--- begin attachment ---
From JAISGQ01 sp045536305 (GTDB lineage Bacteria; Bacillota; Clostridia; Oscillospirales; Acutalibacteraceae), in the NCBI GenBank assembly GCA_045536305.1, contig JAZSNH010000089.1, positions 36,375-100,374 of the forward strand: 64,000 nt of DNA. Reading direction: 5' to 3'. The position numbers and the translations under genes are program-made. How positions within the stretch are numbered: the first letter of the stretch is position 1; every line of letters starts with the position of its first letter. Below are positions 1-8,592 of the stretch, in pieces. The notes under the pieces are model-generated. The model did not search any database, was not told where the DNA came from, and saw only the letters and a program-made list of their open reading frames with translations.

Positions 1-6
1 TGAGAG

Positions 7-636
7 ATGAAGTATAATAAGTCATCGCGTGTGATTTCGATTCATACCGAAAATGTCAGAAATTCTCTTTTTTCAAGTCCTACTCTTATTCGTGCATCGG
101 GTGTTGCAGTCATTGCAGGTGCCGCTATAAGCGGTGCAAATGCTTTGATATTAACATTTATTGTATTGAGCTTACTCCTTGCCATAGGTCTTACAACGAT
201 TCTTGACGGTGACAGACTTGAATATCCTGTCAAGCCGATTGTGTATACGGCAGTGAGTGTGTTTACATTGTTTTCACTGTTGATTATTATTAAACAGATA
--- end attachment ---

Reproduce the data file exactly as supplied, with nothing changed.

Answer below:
From JAISGQ01 sp045536305 (GTDB lineage Bacteria; Bacillota; Clostridia; Oscillospirales; Acutalibacteraceae), in the NCBI GenBank assembly GCA_045536305.1, contig JAZSNH010000089.1, positions 36,375-100,374 of the forward strand: 64,000 nt of DNA. Reading direction: 5' to 3'. The position numbers and the translations under genes are program-made. How positions within the stretch are numbered: the first letter of the stretch is position 1; every line of letters starts with the position of its first letter. Below are positions 1-8,592 of the stretch, in pieces. The notes under the pieces are model-generated. The model did not search any database, was not told where the DNA came from, and saw only the letters and a program-made list of their open reading frames with translations.

Positions 1-6
1 TGAGAG

Positions 7-636
7 ATGAAGTATAATAAGTCATCGCGTGTGATTTCGATTCATACCGAAAATGTCAGAAATTCTCTTTTTTCAAGTCCTACTCTTATTCGTGCATCGG
101 GTGTTGCAGTCATTGCAGGTGCCGCTATAAGCGGTGCAAATGCTTTGATATTAACATTTATTGTATTGAGCTTACTCCTTGCCATAGGTCTTACAACGAT
201 TCTTGACGGTGACAGACTTGAATATCCTGTCAAGCCGATTGTGTATACGGCAGTGAGTGTGTTTACATTGTTTTCACTGTTGATTATTATTAAACAGATA